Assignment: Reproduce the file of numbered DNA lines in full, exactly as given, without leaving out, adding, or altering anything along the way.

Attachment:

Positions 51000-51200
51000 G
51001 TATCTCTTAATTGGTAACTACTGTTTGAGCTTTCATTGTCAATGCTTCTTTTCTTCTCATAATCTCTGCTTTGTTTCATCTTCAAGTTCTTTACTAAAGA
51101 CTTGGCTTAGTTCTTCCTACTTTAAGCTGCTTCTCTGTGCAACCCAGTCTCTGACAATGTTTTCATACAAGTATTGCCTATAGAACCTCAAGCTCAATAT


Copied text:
Positions 51000-51200
51000 G
51001 TATCTCTTAATTGGTAACTACTGTTTGAGCTTTCATTGTCAATGCTTCTTTTCTTCTCATAATCTCTGCTTTGTTTCATCTTCAAGTTCTTTACTAAAGA
51101 CTTGGCTTAGTTCTTCCTACTTTAAGCTGCTTCTCTGTGCAACCCAGTCTCTGACAATGTTTTCATACAAGTATTGCCTATAGAACCTCAAGCTCAATAT